In Ontario, we are fortunate to have some unique opportunities to participate in environmental decision making by the provincial government. Thanks to the Environmental Bill of Rights (EBR), which celebrates its 20th anniversary this year, the public receives notice of government proposals that could have a significant effect on the environment, and has a right to comment on them – before the government makes a decision.
But your rights don’t always end when a decision is made. For certain government decisions to authorize (or refuse to authorize) activities that affect the environment – by issuing “instruments” such as licences, permits and approvals – there are several ways the public can continue to be heard:
- By seeking leave (permission) under the EBR to appeal (challenge) a decision to issue particular types of instruments, such as certain permits to take water or environmental compliance approvals;
- By directly appealing a decision to issue a Renewable Energy Approval under the Environmental Protection Act or certain decisions made under the Planning Act; and
- By participating in an appeal initiated by someone else, including the instrument-holder themselves.
Exercising your right to participate in any of these ways can make a difference! Here’s just one example that I highlighted in my Annual Report this year:
In October 2012, Nestlé Canada Inc. filed an appeal of the Ministry of the Environment’s decision to impose certain conditions in a Permit to Take Water. The permit at issue allowed Nestlé to continue to take water from a well near Erin; the company had been drawing water from the well since 1988 and bottling it for commercial sale at a different location. In April 2012, Nestlé applied for a new permit to replace a previous version that would expire in August 2012.
Compared to the previous permits issued for this well, the 2012 permit allowed Nestlé to take more water per minute and per day between April and September, as long as a total monthly cap was not exceeded. Nestlé had requested this condition to allow it greater flexibility in its operations. The permit imposed another condition, which further restricted the maximum daily water taking during drought conditions; this restriction was the subject of the appeal.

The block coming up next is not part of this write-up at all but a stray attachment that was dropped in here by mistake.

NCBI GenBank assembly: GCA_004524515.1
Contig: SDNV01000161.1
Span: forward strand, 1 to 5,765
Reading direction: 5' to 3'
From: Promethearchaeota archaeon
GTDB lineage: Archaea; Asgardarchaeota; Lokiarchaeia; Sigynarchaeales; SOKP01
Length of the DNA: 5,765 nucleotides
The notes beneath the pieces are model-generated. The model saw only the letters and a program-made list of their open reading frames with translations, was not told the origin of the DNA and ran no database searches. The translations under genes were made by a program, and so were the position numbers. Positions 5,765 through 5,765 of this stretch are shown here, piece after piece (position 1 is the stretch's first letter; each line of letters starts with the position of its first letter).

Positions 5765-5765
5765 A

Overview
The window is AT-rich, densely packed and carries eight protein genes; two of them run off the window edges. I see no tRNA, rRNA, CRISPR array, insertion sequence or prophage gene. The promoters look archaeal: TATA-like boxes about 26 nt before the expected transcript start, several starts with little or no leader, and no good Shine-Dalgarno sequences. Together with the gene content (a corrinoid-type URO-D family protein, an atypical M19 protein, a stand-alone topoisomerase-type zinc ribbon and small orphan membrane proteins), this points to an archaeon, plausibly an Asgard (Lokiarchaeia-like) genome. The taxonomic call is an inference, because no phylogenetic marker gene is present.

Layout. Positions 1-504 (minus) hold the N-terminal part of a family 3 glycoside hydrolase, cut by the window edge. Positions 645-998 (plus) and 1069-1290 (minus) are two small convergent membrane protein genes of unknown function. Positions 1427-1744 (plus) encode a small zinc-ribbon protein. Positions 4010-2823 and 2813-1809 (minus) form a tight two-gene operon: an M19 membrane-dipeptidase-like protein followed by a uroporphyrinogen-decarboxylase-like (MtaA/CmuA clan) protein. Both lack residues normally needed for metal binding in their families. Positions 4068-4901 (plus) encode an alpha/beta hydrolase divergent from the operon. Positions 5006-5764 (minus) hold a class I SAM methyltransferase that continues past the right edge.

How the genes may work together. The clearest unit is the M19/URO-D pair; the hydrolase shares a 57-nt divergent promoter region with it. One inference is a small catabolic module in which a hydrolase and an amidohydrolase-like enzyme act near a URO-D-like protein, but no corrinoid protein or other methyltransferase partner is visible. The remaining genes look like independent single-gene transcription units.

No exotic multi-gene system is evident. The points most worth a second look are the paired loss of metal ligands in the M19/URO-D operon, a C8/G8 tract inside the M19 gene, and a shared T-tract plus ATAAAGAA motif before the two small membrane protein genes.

Following the filing of the appeal, two non-profit non-government organizations (NGOs), Wellington Water Watchers and the Council of Canadians, applied for and were granted party status in the appeal, meaning they were entitled to make their own submissions on any potential changes to the permit.
Subsequently, Nestlé and the ministry reached an agreement that would loosen the drought restrictions and see the company withdraw its appeal; they submitted this settlement agreement to the Environmental Review Tribunal for approval, as required. The NGOs objected to the terms of the agreement, however, arguing that loosening the drought-related restrictions would not be in the public interest. At a preliminary hearing in October 2013, the Tribunal agreed with the NGOs and refused to approve the proposed settlement, instead ordering a full hearing (click here to read the Tribunal’s decision). A month later, Nestlé filed notice that it wished to withdraw its appeal; none of the other parties objected and the Tribunal accepted the withdrawal and dismissed the appeal without changing any of the conditions of the permit.
I believe that this case demonstrates the importance of public involvement in appeal processes. Without the NGO’s submissions it seems unlikely the Tribunal would have rejected the original settlement agreement, since there would have been no one to raise issues relating to the public interest. As a result of their involvement, the Tribunal was asked to carefully consider these aspects, which ultimately led to a stronger, more protective permit.
For information about other appeals and leave to appeal applications, I would encourage you to read more in the ECO’s 2013/2014 Annual Report.
You can find more information about how to exercise your rights under the EBR in Ontario’s Environmental Bill of Rights and You: A guide to exercising your right to participate in environmental decision making in Ontario.